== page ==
As the race for global dominance gallops ahead, the United States and China jockey for position. Some match-ups in this race are easy to handicap. For instance, take the educational ranking of student test scores in fields such as math and science. In a test of 15-year-olds from many countries, the US ranked 17th in science and 25th in math. Shanghai ranked first in both. The competitive rankings become more complex and perhaps more subjective in fields such as politics, economics, and national defense.
And then there are the rankings where being first is a minus, not a plus. Who pumps the most carbon into Earth’s atmosphere? Who is the deepest in debt? Who has imprisoned the most Nobel peace prize winners?
In nation-to-nation relations, as in person-to-person relations, things tend to go better, and friction points tend to grow smaller, when a who-shall-be-greatest mentality doesn’t take over. Without that self-serving mentality, the tactics of businesses in both nations are likelier to steer clear of corrupt practices – such as stealing industrial secrets, or the pirating of copyrighted material. The diplomatic settling of mutual concerns still figures in. The ideal of shared problem-solving still flourishes.
More than a century ago, Monitor founder Mary Baker Eddy brought similar concerns into focus in a message she wrote to members of the Christian Science Church. She said in part, “Competition in commerce, deceit in councils, dishonor in nations, dishonesty in trusts, begin with ‘Who shall be greatest?’ ” (“Message to The Mother Church for 1902,” p. 4).
There are better beginnings. For instance, how about turning from a who-shall-be-greatest perspective? How about rejecting the view that military might, economic strength, or political power holds sway? Real wisdom and real power come purely from God. They come in the company of moral and spiritual qualities such as patience, forbearance, the capacity to listen and to adjust. It’s divinely natural for these qualities to take hold in thought. Divine transformation then follows. A shift away from hostile posturing and toward God-inspired partnerships benefits both sides.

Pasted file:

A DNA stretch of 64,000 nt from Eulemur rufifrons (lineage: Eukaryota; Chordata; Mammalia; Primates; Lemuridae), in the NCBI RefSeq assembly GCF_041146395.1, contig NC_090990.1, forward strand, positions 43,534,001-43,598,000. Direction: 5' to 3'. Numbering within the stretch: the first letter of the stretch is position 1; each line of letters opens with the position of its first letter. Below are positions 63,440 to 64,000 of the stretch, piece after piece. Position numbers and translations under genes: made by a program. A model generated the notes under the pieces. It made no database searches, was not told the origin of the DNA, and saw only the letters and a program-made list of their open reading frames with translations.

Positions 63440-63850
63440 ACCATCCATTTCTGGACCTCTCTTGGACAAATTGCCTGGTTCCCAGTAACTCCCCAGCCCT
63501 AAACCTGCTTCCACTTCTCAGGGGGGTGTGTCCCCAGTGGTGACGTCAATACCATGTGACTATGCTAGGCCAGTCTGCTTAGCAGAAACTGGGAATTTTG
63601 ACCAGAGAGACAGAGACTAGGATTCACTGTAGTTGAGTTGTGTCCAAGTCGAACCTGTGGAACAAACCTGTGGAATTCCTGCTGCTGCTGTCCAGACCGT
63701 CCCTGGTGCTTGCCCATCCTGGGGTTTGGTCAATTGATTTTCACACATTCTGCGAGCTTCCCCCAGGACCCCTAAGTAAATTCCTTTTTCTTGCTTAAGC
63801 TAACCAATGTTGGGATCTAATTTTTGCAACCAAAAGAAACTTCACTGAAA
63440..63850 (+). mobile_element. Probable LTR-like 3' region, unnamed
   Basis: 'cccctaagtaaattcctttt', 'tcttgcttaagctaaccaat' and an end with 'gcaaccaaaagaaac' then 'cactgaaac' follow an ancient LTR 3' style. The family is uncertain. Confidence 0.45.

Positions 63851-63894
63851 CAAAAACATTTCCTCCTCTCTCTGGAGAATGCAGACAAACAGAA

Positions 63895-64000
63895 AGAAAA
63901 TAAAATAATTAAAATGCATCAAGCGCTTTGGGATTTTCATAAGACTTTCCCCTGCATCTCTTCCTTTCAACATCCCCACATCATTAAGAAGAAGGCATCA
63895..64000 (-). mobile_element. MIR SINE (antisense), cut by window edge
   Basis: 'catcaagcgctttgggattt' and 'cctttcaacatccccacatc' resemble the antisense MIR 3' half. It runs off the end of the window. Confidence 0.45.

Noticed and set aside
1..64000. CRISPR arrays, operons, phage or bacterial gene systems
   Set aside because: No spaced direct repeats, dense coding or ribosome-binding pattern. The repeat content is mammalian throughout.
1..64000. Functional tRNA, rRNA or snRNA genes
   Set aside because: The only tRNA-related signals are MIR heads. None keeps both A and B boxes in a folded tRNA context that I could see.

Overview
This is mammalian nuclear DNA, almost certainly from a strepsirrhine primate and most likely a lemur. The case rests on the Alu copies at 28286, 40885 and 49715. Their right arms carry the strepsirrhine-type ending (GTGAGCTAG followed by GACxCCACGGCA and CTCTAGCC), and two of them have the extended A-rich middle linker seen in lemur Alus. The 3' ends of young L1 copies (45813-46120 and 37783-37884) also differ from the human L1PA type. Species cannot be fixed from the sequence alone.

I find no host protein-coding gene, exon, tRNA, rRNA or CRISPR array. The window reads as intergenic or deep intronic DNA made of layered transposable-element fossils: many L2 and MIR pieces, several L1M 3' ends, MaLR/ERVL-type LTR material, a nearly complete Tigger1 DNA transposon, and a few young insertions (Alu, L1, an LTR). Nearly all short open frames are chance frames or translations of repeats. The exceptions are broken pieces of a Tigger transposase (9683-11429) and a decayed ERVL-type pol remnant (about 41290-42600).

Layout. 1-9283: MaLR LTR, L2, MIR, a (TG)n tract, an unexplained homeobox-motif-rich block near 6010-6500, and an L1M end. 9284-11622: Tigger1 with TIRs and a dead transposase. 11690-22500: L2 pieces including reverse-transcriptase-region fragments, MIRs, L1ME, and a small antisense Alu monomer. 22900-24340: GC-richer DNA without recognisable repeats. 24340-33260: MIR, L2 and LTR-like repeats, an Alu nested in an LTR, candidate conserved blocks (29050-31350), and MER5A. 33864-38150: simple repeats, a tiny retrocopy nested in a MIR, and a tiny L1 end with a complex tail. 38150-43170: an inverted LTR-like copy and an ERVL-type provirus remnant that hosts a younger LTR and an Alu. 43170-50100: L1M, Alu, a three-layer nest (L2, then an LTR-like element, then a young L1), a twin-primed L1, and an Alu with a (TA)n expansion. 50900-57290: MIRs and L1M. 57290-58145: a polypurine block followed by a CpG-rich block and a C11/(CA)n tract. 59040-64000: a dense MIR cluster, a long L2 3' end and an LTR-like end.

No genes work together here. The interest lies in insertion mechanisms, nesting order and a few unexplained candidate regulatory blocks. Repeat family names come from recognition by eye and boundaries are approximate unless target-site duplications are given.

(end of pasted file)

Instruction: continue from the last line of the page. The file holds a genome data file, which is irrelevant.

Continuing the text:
This shift follows a long-established and spiritually based pattern. Again and again the Bible records potentially explosive encounters that had unexpectedly good outcomes. The common thread? Someone turned from the lust for power that fuels conflict, to the Christly meekness that forwards worthwhile accomplishment. God, who is the divine Principle of all, is the one supreme source of all progress. The Principle of divine potency, when turned to prayerfully, discloses healing insights, spiritual ideas. Good adjustments then follow.
Progress continues, even if not always along predictable lines. Neither a nation with the greatest army nor one with the greatest population invariably wins the who-shall-be-greatest race. Greatness – real greatness – emanates from God, good, and is expressive of Him. Such true greatness comes to receptive and ready hearts on either side of the planet, and lifts up the best in humanity.
Consider Gideon from the Bible. An army of desert marauders challenged him and his followers. As a confrontation drew near, Gideon made a stunning tactical decision. He rejected any supposed advantage of numbers. He reduced his fighting force by an astounding 99 percent. Instead of mobilizing his army of 32,000 men, he trimmed them back to a squad of 300. At that moment he’d have ranked poorly in any who-shall-be-greatest assessment.
Why the downsizing? Perhaps it was a spiritual conviction on Gideon’s part. Despite living around a thousand years before the time of Christ Jesus, his actions seem to almost breathe Jesus’ words “I can of mine own self do nothing” (John 5:30). Gideon, of his own self and with his own small squad, probably could have done nothing of a victorious nature. But he drew on God, divine Principle. That changed everything. And triumph followed.
That Principle – that source of true potency – is the wellspring of what is genuinely, divinely right, what is authentically, divinely good. Mrs. Eddy, in the same message quoted above, said, “It does not follow that power must mature into oppression; indeed, right is the only real potency...” (p. 3). The only real greatness is goodness.
As even one individual humbly disengages from the lust for power and instead engages the might of Christly meekness, he or she makes a healing difference. Under the government of divine Principle, progress here begets progress there.
Who shall be greatest? Individuals on both sides – whether political leaders, industrial titans, or virtual unknowns – can, through prayer, make the question progressively obsolete. They can glimpse the divine source of all greatness. The real greatness born of God’s goodness is endless, inexhaustible. To realize this in prayer forwards the dawning of great things on both sides of the planet.
From an editorial in the Christian Science Sentinel.
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